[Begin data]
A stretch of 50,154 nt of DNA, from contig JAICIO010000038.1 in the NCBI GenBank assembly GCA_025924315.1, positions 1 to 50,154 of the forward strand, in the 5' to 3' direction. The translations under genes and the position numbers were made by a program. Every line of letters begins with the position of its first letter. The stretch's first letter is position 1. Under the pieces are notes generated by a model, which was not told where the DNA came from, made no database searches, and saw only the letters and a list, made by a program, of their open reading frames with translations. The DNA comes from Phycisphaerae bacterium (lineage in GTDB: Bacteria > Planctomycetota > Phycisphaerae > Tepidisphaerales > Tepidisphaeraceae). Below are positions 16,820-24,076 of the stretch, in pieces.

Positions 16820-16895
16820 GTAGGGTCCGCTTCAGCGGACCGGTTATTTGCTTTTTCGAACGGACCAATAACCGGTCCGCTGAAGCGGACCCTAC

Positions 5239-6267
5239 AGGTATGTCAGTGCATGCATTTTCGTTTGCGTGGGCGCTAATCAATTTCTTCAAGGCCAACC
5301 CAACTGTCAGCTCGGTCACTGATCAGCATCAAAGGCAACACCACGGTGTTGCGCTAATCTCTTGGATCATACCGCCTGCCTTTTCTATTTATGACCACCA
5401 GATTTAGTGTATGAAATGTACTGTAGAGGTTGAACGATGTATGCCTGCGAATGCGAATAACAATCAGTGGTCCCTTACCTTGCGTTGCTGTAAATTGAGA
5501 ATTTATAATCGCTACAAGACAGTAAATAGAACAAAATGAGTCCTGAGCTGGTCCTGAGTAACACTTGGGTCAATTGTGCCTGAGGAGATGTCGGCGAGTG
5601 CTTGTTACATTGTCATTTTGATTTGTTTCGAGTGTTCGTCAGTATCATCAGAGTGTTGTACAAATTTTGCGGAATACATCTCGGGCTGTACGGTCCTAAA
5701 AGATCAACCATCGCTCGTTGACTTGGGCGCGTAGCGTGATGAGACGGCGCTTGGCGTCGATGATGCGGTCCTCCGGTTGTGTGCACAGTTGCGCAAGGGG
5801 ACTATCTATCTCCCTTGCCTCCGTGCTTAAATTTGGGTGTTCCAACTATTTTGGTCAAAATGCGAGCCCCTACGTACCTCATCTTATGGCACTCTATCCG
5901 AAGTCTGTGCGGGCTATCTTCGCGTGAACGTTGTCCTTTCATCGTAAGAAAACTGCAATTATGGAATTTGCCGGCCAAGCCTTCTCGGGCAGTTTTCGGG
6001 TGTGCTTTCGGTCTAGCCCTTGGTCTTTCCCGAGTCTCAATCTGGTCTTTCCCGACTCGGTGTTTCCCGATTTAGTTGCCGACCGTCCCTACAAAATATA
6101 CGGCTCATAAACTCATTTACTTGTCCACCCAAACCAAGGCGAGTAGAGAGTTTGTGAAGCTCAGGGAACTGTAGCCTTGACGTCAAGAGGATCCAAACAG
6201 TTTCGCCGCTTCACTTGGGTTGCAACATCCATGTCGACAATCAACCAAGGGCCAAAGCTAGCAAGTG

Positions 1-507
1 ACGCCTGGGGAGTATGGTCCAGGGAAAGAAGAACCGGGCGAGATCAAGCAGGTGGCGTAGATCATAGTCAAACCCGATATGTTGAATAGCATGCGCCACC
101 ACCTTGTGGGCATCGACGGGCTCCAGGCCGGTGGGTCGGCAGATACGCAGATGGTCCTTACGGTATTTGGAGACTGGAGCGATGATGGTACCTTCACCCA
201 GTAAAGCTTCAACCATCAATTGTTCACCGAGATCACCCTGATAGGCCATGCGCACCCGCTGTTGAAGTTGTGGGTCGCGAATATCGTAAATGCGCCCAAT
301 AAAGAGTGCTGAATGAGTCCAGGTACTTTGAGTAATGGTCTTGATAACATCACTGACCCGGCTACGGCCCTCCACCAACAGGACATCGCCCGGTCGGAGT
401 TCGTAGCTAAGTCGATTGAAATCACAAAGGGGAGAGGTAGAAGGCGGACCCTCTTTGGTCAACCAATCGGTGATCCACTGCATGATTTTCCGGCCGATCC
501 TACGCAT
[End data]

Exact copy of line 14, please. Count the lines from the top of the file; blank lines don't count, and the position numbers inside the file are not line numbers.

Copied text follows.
6101 CGGCTCATAAACTCATTTACTTGTCCACCCAAACCAAGGCGAGTAGAGAGTTTGTGAAGCTCAGGGAACTGTAGCCTTGACGTCAAGAGGATCCAAACAG